In 2015 I was invited by Archbishop Bashar Warda to northern Iraq, where the Diocese of Erbil was sheltering many thousands of people who had fled from the Nineveh plains to escape ISIS. Christians have lived in Nineveh for almost 2,000 years, yet in a matter of days were forced out of their towns and villages, often with nothing other than the clothes they were wearing.
When we arrived, the archbishop and his clergy were working unflaggingly to provide the displaced families with accommodation, food, healthcare and education in the relative safety of Erbil, while ISIS forces continued their rampage of looting and killing just a few hours down the road. Most of the people I met had lost everything and in many cases experienced terrible violence. Yet they showed an inspiring resilience and a determination to return home one day.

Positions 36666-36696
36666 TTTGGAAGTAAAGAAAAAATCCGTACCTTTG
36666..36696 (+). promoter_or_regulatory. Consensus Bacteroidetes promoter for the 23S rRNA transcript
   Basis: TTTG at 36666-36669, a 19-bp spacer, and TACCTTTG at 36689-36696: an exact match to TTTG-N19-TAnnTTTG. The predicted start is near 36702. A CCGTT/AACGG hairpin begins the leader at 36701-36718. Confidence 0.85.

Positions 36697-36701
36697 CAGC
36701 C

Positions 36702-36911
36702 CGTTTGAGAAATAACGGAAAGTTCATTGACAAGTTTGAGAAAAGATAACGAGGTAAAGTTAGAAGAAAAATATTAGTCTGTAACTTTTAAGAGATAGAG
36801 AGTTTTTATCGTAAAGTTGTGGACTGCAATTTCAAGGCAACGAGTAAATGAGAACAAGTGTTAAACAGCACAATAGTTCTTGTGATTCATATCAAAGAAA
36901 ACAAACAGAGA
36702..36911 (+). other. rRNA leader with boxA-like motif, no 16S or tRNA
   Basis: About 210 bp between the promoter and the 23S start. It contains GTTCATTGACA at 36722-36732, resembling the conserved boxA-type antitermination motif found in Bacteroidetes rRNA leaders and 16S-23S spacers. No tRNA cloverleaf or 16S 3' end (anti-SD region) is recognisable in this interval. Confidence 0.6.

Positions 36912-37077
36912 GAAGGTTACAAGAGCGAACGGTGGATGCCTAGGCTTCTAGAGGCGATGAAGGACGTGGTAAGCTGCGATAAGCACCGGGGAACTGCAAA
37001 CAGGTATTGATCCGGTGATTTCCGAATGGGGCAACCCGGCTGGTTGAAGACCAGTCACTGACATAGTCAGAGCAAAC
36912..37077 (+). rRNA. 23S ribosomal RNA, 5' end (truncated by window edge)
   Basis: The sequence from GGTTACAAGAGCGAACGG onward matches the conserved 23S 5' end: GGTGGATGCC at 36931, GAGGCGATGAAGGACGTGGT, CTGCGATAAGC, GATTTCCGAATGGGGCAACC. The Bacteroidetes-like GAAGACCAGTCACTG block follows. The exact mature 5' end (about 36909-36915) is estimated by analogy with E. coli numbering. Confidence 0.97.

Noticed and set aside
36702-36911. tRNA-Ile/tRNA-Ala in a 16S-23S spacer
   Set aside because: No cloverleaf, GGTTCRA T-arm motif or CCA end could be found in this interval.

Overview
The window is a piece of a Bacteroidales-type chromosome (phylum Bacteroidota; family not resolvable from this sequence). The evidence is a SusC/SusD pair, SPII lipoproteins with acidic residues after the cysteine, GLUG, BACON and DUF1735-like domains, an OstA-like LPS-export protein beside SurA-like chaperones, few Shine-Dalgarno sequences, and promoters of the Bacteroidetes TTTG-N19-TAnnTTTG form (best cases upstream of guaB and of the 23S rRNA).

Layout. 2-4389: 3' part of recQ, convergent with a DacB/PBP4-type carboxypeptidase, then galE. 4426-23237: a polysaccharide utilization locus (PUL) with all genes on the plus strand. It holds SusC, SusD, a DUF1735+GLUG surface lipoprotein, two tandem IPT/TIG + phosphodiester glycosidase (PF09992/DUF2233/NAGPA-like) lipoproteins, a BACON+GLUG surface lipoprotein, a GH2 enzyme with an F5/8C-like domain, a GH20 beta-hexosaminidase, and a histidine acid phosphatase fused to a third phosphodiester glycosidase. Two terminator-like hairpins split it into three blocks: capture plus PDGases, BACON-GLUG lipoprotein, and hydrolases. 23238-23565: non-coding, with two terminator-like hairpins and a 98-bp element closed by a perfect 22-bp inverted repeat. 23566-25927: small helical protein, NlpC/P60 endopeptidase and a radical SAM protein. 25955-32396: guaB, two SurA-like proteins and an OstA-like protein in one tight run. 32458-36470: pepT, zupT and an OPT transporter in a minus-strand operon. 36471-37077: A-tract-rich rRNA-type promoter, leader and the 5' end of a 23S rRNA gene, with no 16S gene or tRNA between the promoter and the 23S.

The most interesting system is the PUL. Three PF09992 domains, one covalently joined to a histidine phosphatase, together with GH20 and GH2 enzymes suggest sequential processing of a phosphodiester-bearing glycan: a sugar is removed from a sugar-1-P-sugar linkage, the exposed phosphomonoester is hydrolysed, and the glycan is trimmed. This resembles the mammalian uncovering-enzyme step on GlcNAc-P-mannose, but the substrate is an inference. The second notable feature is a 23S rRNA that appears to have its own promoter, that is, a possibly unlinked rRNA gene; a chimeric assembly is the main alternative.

Two years on, they may finally have the chance. ISIS has been driven off the Nineveh Plains and some of the first Christian families have begun cautiously heading back. This is a story of resurrection and hope.
At the invitation of Archbishop Warda, I am returning to encourage this important Christian presence and witness. The simple message I bring to the Christians of Iraq is that they are not forgotten, as we continue to offer our prayers and support.
However, there are enormous challenges that still need to be overcome if they are to have any chance of rebuilding their lives there.
One of the most significant is that almost 13,000 homes have been seriously damaged or destroyed. Many were deliberately burnt by ISIS fighters, while others were levelled during fighting to retake the area. The result is that a large proportion of families who fled now have no habitable accommodation to return to.
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